“Keep in mind this child is still you, simply the best of you. You could conceive naturally a thousand times and never get such a result.”
– Geneticist, Gattaca
One of the more interesting pieces of news to break this week was that of an American fertility clinic offering the ability to select some of the cosmetic traits of children. This means that for those couples that either through necessity or choice have IVF procedures in order to conceive a child then it would be possible to screen the genetic make-up of the resulting embryos (multiples tend to be created to maximise viability) for particular traits such as hair and eye colour. The ability to do this stems from technology developed to screen embryos for genetic anomalies or diseases that would compromise the viability of the embryo. This clinic saw that there was the potential for using this to also screen for other genetically determined characteristics that their clients might find appealing.
The clinic in question, The Fertility Institutes, has after the public uproar decided to withdraw the controversial service. Even so is it immoral, as many maintained, to select the characteristics of your children? What human moral code is contravened in using this technology? In addition many of the stories centred around this topic put forward the example of everyone selecting blond blue eyed children as if it was some sort of universal ideal that everyone will choose seemingly ignoring that not only personal preference will likely not all be for this one option and that the technique can only be used to select for existing traits, not introduce new ones. If the parents are black then a blond baby is probably not in the cards, no matter how much you screen the embryos. Despite the fact the clinic decided to bow to public and beat a hasty retreat from the forefront of this field I do think it is likely inevitable that this sort of manipulation of human traits will happen. Starting with this simple selection technology and progressing to more direct altering of our heritage.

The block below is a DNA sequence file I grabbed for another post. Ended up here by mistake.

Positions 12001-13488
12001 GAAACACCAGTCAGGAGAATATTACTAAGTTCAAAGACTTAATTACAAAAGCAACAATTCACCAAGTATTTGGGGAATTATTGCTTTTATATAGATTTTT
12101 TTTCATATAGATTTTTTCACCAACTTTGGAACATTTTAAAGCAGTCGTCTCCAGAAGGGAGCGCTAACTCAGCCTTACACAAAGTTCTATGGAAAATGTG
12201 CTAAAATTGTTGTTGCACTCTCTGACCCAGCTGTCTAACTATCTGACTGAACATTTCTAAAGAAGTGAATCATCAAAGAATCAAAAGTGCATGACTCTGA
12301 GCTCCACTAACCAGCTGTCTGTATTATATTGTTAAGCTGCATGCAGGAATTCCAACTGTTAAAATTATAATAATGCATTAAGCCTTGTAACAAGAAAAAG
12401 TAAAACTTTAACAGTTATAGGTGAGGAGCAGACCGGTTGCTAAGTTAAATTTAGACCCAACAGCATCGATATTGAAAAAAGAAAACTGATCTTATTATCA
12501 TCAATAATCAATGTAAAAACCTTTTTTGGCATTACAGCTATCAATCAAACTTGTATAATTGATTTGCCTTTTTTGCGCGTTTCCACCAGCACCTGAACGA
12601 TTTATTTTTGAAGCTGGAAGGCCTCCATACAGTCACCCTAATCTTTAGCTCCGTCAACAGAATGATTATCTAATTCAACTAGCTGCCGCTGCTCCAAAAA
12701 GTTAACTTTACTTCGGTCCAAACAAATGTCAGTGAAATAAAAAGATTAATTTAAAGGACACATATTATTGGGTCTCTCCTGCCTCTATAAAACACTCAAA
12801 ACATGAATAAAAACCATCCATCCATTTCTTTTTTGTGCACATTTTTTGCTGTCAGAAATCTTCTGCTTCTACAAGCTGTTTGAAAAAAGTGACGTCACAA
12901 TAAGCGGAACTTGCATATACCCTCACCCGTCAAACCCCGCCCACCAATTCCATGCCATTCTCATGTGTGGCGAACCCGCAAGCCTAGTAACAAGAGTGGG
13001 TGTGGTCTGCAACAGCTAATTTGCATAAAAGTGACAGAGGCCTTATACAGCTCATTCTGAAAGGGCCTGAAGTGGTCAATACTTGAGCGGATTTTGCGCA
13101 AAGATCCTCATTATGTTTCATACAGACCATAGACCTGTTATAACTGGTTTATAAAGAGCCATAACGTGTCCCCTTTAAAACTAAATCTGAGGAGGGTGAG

Is this future advisable or not? It really depends on the particular situation in question and how much thought is given to the consequences. As the quote from Gattaca above is meant to illustrate, this particular technology itself is nothing drastic and the number of people who might take advantage of it is small, globally it is trivial. It does raise the issue and serious thought must be given to it, while a knee-jerk negative reaction is understandable it is the rational arguments that should win the day. So, what do you think?